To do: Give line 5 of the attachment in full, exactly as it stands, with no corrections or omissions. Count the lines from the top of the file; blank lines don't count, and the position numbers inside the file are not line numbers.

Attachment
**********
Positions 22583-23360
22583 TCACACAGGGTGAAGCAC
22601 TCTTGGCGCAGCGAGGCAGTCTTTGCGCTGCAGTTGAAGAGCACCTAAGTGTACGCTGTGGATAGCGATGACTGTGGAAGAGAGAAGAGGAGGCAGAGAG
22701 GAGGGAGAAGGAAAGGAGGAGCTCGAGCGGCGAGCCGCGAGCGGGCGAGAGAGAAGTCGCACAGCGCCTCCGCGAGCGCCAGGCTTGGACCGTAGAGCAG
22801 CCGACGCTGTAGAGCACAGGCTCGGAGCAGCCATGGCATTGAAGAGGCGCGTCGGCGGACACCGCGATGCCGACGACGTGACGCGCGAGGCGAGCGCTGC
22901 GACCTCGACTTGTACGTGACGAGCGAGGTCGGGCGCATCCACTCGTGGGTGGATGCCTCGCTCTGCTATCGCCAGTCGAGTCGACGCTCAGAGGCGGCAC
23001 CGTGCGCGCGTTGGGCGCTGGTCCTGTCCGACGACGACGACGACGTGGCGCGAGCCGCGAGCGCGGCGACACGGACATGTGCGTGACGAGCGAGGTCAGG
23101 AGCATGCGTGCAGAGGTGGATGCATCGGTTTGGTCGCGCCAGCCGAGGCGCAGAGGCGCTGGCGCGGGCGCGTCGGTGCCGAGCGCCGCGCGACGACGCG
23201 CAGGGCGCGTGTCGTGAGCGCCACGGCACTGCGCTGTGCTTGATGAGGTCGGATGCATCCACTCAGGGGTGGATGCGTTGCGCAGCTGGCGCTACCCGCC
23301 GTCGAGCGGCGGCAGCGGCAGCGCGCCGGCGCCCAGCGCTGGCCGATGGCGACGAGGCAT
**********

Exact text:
22801 CCGACGCTGTAGAGCACAGGCTCGGAGCAGCCATGGCATTGAAGAGGCGCGTCGGCGGACACCGCGATGCCGACGACGTGACGCGCGAGGCGAGCGCTGC